News Roundup: April 8-14

By on April 14, 2017

News Roundup - this week's top news stories about NC agriculture

Each week we round up the latest N.C. agricultural headlines from news outlets across the state and country, as well as excerpts from the stories.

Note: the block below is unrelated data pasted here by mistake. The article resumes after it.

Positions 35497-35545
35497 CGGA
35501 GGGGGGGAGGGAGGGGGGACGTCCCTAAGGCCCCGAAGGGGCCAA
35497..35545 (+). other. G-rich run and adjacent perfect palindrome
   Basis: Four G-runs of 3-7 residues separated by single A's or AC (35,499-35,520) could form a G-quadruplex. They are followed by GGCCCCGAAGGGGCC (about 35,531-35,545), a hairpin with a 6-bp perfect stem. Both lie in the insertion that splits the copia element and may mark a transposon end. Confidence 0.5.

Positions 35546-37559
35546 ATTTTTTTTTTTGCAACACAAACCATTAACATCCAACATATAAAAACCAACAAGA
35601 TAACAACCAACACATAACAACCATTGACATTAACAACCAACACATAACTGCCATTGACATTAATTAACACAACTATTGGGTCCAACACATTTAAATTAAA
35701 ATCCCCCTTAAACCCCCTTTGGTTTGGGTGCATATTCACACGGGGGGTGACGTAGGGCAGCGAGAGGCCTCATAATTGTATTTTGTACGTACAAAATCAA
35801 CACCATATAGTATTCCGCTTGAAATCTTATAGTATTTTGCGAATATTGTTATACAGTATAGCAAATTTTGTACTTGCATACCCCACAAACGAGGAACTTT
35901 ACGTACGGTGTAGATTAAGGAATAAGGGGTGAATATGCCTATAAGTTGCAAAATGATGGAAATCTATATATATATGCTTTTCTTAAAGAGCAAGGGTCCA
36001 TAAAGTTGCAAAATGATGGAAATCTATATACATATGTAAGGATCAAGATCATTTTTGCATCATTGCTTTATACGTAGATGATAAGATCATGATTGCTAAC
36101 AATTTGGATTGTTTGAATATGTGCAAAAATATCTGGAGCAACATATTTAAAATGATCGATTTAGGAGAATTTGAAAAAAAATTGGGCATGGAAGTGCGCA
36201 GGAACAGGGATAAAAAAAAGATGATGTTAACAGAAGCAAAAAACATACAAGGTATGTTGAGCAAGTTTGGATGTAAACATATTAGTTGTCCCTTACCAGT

• “March freeze legacy: Triangle strawberry shortage,” The News & Observer: In a strawberry season unlike any other, lovers of the fruit are settling for half-filled buckets and encountering locked gates at pick-your-own farms in the Triangle. The berry deprivations are the result of last month’s deep freeze that is causing a temporary region-wide strawberry shortage. Some local pick-your-own farms opted to stay closed Sunday, having nothing left to sell after Saturday pickers stripped their rows of all ripe fruit. Growers say they don’t expect consistently abundant quantities of strawberries until late April or early May. As it happens, late April is when strawberry picking season normally gets underway here. But an unseasonably warm February fooled strawberry plants into blooming early and pushed out fruit nearly a month ahead of schedule. The berries that survived the mid-March freeze are in short supply and high demand among zealous berry seekers. “Picked us completely out yesterday,” said Darin Jones, owner of DJ’s Berry Patch in Apex. “What I saved is what I was selling off.” DJ’s started selling strawberries March 27, its earliest opening ever. Jones estimates he saved at least half of the berries growing on his 6 acres by irrigating strawberry rows when temperatures dropped below freezing last month. Irrigating the blooms and young fruit insulates the forming berries in a coating of ice and keeps the fruit secure at around 32 degrees, even when the outside temperature is 10 degrees colder. …